I see the odd cat around the neighbourhood but they are flighty, unfriendly and frankly, not very beautiful. Runny eyes and stubby tails indicate a life away from humans that make any solace from them extremely unlikely. Still, I do the mad cat lady thing and have a chat with them anyway. They just blink at me from a distance, usually in a distrustful crouch, ready to escape if I make any kind of movement.

The next best thing is dogs. My boss has a tiny Yorkie who comes to work with her. I cuddle that dog at every opportunity and will greet her before I talk to anyone else! But I do feel this is slightly disloyal as a lifelong cat fanatic.

So, I rely on social media as a way of enjoying the complex nature of cat ownership, without the commitment. Simon’s Cat animations on Youtube, Buzz-Feed mash-ups, Tom Cox and his SadCat; anything that makes me laugh, cry or nod in understanding, to fill the gnawing absence that I feel every day. But it’s not much of a fix, I can tell you.

I even have a Tigger, velvet soft and the size of a small cat, which accompanies me to sleep at night. It helps, a little, but it’s not quite the same thing. Nothing is.



It’s been a year already!

As of today (July 11th) I have considered myself an expat for one year. I have not considered England as ‘home’ for 365 days. Not that I’ve considered anywhere else to be home either. Dissatisfied with life in Myanmar I am currently between jobs and between countries, touring my way around SE Asia before making another new start abroad.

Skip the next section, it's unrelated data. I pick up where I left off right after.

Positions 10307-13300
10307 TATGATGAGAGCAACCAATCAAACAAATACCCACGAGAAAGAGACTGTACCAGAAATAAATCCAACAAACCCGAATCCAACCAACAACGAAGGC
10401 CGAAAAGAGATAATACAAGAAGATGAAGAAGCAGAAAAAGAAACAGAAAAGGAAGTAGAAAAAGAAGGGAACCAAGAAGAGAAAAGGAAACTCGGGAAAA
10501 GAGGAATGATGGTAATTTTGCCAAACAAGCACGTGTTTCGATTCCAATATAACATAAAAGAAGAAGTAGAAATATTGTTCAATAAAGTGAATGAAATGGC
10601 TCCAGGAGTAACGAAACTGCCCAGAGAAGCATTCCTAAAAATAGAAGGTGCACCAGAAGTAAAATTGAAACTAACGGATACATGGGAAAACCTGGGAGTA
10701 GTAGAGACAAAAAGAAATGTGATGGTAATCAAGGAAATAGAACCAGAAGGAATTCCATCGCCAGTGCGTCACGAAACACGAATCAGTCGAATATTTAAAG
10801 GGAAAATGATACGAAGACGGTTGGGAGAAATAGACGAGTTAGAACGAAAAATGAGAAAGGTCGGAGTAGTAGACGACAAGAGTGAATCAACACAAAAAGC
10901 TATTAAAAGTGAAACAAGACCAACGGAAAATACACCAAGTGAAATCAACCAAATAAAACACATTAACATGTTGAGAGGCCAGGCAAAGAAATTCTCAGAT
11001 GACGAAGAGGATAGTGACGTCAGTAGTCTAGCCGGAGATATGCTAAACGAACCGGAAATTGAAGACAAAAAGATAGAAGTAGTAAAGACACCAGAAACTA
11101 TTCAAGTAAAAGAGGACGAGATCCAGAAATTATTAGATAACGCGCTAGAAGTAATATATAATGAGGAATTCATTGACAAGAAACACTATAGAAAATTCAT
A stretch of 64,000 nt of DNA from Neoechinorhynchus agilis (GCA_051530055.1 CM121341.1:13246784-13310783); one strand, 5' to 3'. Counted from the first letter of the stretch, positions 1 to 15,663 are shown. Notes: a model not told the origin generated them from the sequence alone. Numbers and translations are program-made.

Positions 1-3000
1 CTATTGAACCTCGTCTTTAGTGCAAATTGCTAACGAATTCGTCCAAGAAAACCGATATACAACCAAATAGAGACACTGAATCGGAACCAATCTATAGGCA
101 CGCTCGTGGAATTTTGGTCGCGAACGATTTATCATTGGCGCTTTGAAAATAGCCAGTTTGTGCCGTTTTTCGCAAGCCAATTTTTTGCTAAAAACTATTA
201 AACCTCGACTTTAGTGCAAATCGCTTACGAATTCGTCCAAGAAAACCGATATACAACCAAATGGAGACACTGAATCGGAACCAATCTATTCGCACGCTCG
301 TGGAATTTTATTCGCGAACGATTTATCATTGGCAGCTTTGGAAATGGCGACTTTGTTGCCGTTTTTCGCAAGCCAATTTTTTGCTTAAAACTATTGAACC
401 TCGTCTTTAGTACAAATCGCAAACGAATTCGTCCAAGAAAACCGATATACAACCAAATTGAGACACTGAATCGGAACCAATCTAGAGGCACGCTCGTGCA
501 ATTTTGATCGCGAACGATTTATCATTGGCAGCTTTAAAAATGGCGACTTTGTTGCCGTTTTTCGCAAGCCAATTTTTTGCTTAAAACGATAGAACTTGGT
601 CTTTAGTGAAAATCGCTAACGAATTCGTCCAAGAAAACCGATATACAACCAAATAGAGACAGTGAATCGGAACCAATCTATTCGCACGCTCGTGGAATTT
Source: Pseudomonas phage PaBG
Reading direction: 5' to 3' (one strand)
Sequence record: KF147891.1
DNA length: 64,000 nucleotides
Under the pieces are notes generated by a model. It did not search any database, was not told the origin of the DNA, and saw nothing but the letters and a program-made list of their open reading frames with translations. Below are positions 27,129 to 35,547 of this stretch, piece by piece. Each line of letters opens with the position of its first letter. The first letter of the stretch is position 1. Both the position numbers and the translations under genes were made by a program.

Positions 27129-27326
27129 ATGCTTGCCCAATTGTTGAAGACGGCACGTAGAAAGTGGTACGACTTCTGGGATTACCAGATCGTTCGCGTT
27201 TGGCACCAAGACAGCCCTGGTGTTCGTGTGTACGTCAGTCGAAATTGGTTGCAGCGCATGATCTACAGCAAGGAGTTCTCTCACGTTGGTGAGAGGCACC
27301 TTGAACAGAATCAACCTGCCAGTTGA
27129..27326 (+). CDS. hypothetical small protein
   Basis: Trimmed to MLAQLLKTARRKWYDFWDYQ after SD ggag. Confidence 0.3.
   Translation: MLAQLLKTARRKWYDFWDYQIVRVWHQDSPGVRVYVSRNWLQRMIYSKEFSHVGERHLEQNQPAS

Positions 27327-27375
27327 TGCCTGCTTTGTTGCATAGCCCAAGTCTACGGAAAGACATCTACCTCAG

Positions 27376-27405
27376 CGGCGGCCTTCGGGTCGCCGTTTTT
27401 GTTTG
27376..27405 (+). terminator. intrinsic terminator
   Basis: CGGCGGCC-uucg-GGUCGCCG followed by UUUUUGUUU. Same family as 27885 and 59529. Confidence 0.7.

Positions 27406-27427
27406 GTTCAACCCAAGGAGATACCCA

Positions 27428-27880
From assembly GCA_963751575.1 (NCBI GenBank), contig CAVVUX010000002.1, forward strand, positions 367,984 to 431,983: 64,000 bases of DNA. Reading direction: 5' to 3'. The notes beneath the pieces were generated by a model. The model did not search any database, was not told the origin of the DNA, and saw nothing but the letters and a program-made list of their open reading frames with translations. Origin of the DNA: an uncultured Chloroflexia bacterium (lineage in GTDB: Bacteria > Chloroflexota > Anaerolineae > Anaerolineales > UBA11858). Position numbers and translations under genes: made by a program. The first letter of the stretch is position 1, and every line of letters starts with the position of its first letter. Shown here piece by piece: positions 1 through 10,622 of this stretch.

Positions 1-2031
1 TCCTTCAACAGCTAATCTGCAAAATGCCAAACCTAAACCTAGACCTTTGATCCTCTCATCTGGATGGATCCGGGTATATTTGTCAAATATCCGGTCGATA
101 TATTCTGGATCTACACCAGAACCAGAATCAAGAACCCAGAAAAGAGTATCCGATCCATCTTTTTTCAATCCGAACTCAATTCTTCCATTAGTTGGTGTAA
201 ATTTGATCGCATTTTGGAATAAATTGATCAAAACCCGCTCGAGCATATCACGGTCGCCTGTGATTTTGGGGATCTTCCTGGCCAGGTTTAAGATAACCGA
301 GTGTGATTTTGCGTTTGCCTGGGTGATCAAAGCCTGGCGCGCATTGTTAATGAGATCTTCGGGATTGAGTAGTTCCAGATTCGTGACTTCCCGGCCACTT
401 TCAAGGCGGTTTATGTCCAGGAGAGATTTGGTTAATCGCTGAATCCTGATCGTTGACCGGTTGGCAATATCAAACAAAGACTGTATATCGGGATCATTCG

Will I ever consider England as my home again? Possibly. Hopefully not. I don’t know. But over the course of a year I have realised there are some things I miss:

1) The people. Not the beer swilling, hooligan, tourist stereotypes obviously. But my people. The people who have filled my life and are important to me. Family. My best friend, who will in fact, be heading out this way for her own new job this summer. (I’ve told her to stop following me but thankfully she doesn’t listen!). My old colleagues, many of whom were setting off on their own adventures at the same time as me. The people who showed me love and support when I couldn’t show it to myself. I’ve been a poor communicator of late but I know they’re there and they’re all greatly missed.